First Street and Avenue A

This month’s image is the last of the Gilbert Horton photographs featured in the exhibition at the Blackman House Museum, and it is the latest one in the Society’s collection. Taken in 1908, ten years after he had sold his floating gallery, Horton labeled the photograph “Laying the Golden Brick / Snohomish.” The first question that comes to my mind, probably to yours as well — is the brick still there after all these years and layers of asphalt?

Public Works Director for the City of Snohomish, Tim Heydon, has never seen or heard of a golden brick being discovered, and wondered if it was even left in place after the ceremony was captured on film?

And it’s a good point since the First Street merchants were being taxed $17 per foot of their property facing First Street to pay for the paving, and many of the owners were dragging their feet, suggesting that the city just repair the wooden planks instead. Reaching the end of his patience for this back and forth, Mayor Lamprey hired contractors to begin tearing up the planking in 1907 – which quickly convinced the property owners that paving with stone was a good idea after all. Within this context, it’s difficult to imagine that paying for a golden brick would have been supported; or that it would have even remained in the street through the first night!

First and A today

Second question that comes to mind is why not expose the brick paving, like many streets have in Seattle, and build upon our reputation as the historic town of the region to visit?

Heydon had a ready answer for me, based on his experience in 1986 when he supervised the removal of the asphalt before repaving, right down to the original brick — and no golden one was found. Heydon reported that large sections of the brick paving was gone because of repairs, other sections had sunk due to the soil under the brick absorbing moisture. In other words, a picturesque cobblestone First Street, would require removing all of the 8-inch thick bricks in order to prepare the ground properly, and then, lay the bricks back down, by hand. The dollar numbers for labor alone become pushpins of reality to the easy bubbles of imagination.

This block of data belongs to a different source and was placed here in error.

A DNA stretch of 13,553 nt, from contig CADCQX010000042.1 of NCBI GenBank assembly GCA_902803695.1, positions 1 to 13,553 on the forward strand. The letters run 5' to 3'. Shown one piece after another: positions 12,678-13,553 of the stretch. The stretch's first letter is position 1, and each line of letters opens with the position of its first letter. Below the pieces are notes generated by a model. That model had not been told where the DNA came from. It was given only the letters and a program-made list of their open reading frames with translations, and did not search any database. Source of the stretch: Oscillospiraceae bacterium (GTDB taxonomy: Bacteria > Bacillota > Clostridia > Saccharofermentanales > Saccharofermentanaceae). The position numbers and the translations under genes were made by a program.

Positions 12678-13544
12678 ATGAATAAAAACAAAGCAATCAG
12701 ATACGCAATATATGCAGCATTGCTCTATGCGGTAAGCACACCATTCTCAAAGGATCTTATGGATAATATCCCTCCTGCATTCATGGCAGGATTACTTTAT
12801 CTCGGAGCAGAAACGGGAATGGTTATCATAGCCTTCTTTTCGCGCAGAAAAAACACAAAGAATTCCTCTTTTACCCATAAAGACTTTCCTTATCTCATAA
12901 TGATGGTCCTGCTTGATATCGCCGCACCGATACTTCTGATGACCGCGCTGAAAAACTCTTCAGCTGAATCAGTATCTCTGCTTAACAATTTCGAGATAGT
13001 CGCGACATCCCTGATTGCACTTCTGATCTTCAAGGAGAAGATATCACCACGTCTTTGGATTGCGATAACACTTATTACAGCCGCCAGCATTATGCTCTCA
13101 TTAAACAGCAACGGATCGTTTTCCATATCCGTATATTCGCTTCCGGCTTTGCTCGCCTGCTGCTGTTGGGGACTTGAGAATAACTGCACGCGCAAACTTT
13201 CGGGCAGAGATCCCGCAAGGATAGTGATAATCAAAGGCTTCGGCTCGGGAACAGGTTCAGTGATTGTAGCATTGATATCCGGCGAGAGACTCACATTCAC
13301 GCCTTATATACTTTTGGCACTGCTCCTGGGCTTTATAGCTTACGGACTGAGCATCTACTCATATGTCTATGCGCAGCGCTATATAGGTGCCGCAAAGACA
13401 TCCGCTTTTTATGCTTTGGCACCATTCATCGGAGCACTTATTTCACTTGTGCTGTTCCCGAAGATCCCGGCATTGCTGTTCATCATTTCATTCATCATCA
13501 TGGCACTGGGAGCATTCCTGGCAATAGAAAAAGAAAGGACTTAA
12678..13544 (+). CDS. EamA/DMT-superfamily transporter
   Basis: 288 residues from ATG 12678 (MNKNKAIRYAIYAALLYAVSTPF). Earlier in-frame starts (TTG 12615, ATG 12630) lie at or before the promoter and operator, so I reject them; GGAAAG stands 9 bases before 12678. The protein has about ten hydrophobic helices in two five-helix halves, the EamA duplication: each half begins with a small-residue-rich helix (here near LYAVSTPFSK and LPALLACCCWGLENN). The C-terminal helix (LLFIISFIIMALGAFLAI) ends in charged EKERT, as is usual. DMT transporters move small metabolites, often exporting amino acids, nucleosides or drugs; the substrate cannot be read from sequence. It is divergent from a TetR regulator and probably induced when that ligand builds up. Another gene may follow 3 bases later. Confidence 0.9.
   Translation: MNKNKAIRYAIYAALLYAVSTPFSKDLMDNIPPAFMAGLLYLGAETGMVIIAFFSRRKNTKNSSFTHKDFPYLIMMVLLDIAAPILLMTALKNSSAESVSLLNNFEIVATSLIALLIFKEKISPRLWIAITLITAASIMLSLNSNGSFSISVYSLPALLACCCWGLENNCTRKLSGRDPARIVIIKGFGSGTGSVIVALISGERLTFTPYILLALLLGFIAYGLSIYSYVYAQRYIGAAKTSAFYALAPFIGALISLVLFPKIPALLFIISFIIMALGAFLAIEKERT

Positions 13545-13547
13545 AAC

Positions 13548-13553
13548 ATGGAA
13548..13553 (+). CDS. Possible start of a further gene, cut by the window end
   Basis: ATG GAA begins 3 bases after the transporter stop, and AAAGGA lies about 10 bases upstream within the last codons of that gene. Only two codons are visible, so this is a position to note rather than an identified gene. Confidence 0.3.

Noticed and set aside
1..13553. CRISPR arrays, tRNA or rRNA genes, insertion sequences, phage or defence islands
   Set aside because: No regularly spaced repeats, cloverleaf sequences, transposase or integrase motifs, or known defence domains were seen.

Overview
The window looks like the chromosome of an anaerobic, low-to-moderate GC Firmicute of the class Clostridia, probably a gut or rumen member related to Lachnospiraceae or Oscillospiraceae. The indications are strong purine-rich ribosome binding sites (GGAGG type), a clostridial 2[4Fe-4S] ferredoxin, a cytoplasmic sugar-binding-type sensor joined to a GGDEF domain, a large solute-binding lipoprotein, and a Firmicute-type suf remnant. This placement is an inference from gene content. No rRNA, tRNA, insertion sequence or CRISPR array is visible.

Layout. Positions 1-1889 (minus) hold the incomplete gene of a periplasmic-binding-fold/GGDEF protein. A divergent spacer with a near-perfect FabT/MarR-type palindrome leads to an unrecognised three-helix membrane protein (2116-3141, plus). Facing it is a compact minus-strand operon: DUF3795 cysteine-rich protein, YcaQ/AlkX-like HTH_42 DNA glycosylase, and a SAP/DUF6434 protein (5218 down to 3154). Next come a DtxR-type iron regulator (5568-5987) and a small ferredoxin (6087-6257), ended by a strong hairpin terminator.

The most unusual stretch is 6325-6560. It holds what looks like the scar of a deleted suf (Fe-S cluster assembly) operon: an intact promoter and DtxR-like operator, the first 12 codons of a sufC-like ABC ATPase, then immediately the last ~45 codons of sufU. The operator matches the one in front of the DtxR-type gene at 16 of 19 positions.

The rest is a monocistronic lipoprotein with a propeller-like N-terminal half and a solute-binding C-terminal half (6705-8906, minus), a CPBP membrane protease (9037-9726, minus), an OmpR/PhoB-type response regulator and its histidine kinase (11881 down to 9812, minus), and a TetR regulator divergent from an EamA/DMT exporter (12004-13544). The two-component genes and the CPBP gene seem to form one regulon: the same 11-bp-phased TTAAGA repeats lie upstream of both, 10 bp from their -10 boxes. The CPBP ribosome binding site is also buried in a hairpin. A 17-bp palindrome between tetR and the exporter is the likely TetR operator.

Researching this image for my book “Early Snohomish” (page 77), I was unable to learn anything about the ceremony pictured because of a six-month gap of missing issues of the Snohomish County Tribune for the year 1908, both in our library and at the University of Washington.

So I leave you with a third question, could the missing issues be related somehow to the missing golden brick?

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Published in the Snohomish County Tribune, October 15, 2008.

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